What Can I Do if My Ex Isn’t Paying Their Child Support?
Divorces can present complex challenges on different fronts, depending on factors such as the length of the union, the assets and debts accrued while together, and whether there are any children involved. If there are children, then custody and child support come to the forefront and can prove to be quite contentious.
Sometimes spouses can agree upon a settlement that addresses all relevant issues that can then be presented to the court for approval. Not everyone can work out an “uncontested” divorce, however. Emotions, grudges, and grievances often stand in the way of mutual cooperation. If the case goes before a judge, then it is considered to be “contested,” and the judge will have the final say.
Let’s assume a divorce is finalized and a court order issued. Spouse A gets primary custody of the children, and Spouse B is required to provide child support to help Spouse A care for the children, their education, their health, and their well-being. But down the road, Spouse B tires of making the monthly payment and either sends less or nothing at all. What can Spouse A do?
If you as the recipient of child support payments for your custodial children suddenly see a decrease or stoppage in those payments, you should contact us at The Berger Firm if you’re located in or around Covington, Kentucky. We will help you pursue all your legal options to recover what’s owed to you and get the payments resumed.
We also proudly serve clients in the Greater Cincinnati Area and throughout Northern Kentucky, including Newport and Florence.
How Is Child Support Determined in Kentucky?
In Kentucky, child support is based on the best interests of the child, or children, which obviously includes their health and well-being, as well as their educational and social opportunities and advancement. As for child support itself, since 1990, the Commonwealth has used a formula based on the gross income of each parent to support the children. The formula may vary a bit if one parent gets sole custody or if there is a joint custody order or arrangement.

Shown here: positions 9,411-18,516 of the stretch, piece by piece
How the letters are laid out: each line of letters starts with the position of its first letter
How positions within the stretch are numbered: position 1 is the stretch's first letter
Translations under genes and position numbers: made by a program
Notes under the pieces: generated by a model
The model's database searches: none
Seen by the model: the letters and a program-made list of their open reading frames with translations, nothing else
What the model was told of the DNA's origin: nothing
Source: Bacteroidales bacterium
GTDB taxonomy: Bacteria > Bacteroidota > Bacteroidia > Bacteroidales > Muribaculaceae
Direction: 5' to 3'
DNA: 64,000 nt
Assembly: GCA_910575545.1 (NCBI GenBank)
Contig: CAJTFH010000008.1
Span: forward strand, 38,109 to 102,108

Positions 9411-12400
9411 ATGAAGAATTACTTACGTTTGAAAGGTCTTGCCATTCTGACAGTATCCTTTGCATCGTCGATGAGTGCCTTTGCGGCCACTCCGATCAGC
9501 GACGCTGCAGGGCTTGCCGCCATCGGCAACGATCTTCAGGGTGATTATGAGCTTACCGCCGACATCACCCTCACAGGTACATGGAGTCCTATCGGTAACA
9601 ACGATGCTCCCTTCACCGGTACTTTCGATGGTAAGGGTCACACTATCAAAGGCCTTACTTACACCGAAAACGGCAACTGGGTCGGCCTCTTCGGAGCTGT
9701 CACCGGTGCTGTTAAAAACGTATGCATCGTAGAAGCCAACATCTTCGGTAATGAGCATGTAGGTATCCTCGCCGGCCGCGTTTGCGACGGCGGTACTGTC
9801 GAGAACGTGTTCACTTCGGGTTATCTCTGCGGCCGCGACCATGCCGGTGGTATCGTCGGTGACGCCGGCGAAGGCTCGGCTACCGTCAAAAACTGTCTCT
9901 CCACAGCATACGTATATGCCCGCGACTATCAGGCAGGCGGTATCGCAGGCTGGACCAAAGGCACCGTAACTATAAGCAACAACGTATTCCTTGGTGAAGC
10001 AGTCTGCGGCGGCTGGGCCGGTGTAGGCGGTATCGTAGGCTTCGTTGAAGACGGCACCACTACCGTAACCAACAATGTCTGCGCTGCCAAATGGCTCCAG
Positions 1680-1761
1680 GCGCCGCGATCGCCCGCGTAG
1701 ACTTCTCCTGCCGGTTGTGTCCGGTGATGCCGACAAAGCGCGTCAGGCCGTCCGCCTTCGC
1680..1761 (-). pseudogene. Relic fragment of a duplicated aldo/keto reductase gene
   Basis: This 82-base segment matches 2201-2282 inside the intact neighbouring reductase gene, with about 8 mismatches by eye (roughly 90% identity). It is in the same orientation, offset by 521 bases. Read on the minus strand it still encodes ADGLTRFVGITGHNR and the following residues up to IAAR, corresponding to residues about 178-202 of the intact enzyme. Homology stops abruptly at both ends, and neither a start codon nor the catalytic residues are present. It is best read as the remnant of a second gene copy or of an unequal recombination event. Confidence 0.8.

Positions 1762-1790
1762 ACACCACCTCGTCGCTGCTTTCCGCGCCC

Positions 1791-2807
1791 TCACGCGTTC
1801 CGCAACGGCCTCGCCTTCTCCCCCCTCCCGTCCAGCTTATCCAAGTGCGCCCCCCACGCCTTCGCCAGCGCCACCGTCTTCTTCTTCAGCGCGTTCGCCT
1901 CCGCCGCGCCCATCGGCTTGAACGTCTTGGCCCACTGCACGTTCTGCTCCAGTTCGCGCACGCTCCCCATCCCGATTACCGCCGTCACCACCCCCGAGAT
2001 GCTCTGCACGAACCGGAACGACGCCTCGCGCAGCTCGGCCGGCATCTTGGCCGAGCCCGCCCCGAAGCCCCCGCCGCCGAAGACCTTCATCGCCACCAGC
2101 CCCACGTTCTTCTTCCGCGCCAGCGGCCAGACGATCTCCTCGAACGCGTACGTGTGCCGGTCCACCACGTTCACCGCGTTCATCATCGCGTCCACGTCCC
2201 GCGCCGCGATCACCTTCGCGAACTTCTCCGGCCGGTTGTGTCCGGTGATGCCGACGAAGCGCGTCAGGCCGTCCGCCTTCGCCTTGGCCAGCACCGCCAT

Whatever the outcome of the custodial and child support order or settlement in an uncontested divorce leading to a court order, the parent who is making the payment is obligated to do so. There are legal means to force a non-paying or under-paying parent to make up the arrearage and resume full payments, starting with filing a motion of contempt.
Motion of Contempt to Collect Child Support
Working with an experienced family law attorney, you can file a motion of contempt in court against the parent who is underpaying or not paying. The filing can result in various actions by the court, including not only ordering full arrearage and resumption of child support, but also ordering the payment of attorney’s fees and other costs involved in the filing or due to the loss of child support.
Court Interventions for Non-Payment
Other actions that can be ordered include:
PLACING A LIEN ON PROPERTY: The court can place a lien on the person’s property, which makes it impossible to sell or transfer high-value property such as real estate, land, and vehicles until child support is made good.
WAGE WITHHOLDING ORDERS: The court can work with your ex’s employer to have wages withheld to cover what’s owed. They can also take bonuses and commission checks to cover what’s due. There are, however, legal limits to the percentages they can withhold.
INTERCEPTING FUNDS: The state can also take funds directly from your ex’s checking or savings account and even intercept funds from Social Security payments, lottery winnings, income tax returns, or even workers’ compensation benefits.
LIMITING WORK AND TRAVEL: The delinquent parent’s driver’s license, personal or commercial, can be suspended, as well as any professional and sporting licenses. If more than $2,500 is owed, obtaining a passport can be denied.
CRIMINAL CHARGES: It’s even possible for a contempt motion to lead to criminal charges, a filing of contempt, and possible jail time.
Get the Help You Need Today
If your ex is reneging on his or her responsibility for child support, reach out to us at The Berger Firm immediately. We will help you pursue the best legal options for correcting the situation and bringing past-due and current child support obligations.
We serve clients in and around Covington, in the Greater Cincinnati Area, and throughout Northern Kentucky. Our team of family law attorneys has the experience and knowledge to help you overcome any hurdles you face.